I really liked your point about doing some of the existing stuff better rather than jumping at the opportunity to do more.

Thanks everyone! I’ll come back and share what I come up with…
L


(Sarah Hawk) #8

Provided each person is ultimately responsible for specific things, otherwise you’ll spend your life deciding things by committee.


(Richard Millington) #9

Working backwards then, I’d guess that being able to manage their mental health better means members need to:

  1. Read relevant information.
  2. Ask questions.
  3. Answer questions from others.

So I would probably aim to invest in those areas. For example.

1) Creating better quality information that is easier to digest and read. Consider using videos, graphics, and generally upgrading the content to be at the best possible levels. One person invested in interviewing the top experts in the world, people whom have overcome these problems, and creating content around that for example is going to achieve a lot. They could turn that into eBooks, projects etc…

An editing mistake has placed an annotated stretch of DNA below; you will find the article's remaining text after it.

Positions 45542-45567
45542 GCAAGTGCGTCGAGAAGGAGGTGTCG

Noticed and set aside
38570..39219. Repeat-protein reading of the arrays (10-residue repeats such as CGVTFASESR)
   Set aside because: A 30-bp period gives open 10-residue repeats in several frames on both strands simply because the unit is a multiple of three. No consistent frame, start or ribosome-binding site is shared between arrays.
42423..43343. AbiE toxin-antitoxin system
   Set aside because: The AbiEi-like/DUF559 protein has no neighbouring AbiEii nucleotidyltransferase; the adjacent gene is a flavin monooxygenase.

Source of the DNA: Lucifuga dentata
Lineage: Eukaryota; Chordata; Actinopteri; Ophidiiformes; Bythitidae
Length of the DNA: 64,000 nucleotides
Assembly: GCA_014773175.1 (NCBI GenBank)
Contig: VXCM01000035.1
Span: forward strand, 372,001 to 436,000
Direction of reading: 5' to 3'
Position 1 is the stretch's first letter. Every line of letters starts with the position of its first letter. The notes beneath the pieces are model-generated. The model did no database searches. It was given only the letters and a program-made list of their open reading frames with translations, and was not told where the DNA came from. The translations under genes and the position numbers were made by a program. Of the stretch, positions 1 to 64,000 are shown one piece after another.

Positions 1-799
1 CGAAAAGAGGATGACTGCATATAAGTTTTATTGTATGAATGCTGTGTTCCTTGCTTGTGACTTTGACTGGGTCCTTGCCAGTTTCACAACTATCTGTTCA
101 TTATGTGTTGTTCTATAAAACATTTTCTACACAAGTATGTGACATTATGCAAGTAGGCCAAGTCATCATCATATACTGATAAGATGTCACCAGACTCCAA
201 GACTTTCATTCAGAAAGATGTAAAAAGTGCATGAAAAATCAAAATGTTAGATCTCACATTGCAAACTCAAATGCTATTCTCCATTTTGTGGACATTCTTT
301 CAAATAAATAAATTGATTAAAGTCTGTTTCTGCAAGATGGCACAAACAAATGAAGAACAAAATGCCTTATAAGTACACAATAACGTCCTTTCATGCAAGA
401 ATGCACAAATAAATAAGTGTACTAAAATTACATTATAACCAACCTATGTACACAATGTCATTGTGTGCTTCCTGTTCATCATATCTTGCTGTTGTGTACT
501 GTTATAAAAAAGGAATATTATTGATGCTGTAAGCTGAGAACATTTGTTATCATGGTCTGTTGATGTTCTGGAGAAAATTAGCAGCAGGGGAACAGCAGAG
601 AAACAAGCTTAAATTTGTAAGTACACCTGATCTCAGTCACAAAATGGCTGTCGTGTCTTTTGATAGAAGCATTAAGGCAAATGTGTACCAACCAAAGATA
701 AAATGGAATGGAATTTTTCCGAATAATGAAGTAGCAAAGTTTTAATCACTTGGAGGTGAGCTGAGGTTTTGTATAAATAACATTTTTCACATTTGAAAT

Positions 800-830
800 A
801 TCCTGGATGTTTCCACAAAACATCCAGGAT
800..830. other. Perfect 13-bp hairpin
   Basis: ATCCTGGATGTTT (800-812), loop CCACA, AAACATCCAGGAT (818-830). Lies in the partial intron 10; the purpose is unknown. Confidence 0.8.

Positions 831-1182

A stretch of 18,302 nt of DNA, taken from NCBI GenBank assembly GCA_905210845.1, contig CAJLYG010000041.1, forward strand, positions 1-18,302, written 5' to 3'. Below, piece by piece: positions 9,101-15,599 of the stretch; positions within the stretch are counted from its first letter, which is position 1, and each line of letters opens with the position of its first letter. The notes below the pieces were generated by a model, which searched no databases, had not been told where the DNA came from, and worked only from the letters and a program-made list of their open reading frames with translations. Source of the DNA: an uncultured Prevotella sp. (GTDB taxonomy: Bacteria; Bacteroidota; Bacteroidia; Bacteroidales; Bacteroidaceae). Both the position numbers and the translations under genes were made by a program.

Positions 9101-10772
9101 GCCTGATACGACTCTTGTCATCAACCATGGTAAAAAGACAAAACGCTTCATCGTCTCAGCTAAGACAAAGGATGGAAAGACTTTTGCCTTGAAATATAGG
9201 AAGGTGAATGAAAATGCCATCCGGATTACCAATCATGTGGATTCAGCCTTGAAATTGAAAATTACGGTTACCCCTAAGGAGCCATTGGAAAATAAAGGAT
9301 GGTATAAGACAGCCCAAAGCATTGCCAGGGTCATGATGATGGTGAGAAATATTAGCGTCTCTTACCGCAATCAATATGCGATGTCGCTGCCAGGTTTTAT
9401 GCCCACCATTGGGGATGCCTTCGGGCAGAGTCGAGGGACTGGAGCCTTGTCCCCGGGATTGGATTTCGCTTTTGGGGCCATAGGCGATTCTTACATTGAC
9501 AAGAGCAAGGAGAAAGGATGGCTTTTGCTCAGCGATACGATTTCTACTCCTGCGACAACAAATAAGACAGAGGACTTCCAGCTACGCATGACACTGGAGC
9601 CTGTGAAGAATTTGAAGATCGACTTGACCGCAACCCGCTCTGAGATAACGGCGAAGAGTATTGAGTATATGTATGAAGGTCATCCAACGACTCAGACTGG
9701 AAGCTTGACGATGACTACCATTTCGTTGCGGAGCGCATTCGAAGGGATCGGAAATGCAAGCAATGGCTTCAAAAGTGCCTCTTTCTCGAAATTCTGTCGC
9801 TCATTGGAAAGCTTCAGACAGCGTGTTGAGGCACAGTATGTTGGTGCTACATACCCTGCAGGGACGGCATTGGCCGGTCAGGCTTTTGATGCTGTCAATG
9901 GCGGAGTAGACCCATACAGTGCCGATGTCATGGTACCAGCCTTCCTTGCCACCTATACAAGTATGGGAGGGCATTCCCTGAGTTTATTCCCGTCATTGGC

2) Feeling more comfortable and encourages to ask questions. I’d consider having someone dedicated to interacting with more members, running surveys, and finding out what questions they would most like to ask but haven’t yet. Someone who can ask questions on their behalf, make everyone feel comfortable asking questions (especially newcomers).

3 Receiving more and better answers to questions). Finally I’d consider investing more in improving the answers to questions. This can more more answers, quicker answers, or better answers. Someone that can build up a list of people whom have been through relevant challenges in the past and can give a speedy, detailed, answer. Spend more time replying with relevant resources.

This would be a very strategic approach focused specifically on the kind of behavior that generates the best results. You’re investing in the biggest wins.


(Liz Crampton) #10

Absolutely @HAWK - want to avoid long decision-making processes at all costs!!